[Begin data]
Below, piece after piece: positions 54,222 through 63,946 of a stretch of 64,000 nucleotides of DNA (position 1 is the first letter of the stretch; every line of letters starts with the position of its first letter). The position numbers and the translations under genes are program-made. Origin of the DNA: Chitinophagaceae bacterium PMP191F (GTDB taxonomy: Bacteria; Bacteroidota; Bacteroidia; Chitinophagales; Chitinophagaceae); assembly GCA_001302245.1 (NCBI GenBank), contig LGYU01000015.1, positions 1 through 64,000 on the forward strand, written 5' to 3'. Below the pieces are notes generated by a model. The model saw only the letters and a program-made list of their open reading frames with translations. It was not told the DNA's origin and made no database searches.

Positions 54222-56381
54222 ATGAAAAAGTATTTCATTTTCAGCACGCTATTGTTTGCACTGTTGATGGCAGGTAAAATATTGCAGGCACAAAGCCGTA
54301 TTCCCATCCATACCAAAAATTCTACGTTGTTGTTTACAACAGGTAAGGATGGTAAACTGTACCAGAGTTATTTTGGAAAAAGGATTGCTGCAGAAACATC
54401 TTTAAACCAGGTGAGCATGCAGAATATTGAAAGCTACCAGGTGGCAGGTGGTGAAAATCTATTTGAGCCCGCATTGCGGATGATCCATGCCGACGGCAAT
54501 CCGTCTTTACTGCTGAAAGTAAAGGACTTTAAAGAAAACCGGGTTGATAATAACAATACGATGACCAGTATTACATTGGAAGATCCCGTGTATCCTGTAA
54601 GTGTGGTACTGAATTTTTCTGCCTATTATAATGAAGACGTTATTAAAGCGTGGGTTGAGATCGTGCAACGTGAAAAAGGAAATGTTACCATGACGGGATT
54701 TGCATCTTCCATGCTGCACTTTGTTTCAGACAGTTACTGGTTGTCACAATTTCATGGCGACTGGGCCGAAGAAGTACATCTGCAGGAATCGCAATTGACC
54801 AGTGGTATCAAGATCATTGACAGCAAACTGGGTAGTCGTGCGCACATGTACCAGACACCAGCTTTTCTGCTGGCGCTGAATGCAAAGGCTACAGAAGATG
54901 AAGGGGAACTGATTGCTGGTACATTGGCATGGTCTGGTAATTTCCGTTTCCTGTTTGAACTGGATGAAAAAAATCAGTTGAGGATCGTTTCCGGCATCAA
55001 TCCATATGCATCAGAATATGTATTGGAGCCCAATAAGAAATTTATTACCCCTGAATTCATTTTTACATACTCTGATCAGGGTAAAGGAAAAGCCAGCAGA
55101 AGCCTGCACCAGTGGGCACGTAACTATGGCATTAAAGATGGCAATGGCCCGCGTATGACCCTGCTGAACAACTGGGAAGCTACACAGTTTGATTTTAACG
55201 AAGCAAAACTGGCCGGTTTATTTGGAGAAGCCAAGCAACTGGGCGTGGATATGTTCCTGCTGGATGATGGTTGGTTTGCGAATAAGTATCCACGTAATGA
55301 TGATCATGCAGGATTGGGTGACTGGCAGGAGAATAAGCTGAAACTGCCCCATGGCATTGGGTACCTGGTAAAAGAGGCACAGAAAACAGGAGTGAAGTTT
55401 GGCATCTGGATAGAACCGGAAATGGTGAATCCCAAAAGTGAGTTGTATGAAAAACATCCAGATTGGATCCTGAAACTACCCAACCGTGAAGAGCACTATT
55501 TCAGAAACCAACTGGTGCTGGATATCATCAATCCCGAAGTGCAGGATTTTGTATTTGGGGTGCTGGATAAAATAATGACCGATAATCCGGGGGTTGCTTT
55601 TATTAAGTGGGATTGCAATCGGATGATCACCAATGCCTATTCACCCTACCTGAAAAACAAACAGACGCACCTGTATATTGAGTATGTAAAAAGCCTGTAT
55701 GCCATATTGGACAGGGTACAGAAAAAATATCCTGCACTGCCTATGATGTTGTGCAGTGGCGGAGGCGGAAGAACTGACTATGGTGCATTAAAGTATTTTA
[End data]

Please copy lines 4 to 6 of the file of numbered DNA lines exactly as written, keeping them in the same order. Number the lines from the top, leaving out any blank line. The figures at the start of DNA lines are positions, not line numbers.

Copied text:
54301 TTCCCATCCATACCAAAAATTCTACGTTGTTGTTTACAACAGGTAAGGATGGTAAACTGTACCAGAGTTATTTTGGAAAAAGGATTGCTGCAGAAACATC
54401 TTTAAACCAGGTGAGCATGCAGAATATTGAAAGCTACCAGGTGGCAGGTGGTGAAAATCTATTTGAGCCCGCATTGCGGATGATCCATGCCGACGGCAAT
54501 CCGTCTTTACTGCTGAAAGTAAAGGACTTTAAAGAAAACCGGGTTGATAATAACAATACGATGACCAGTATTACATTGGAAGATCCCGTGTATCCTGTAA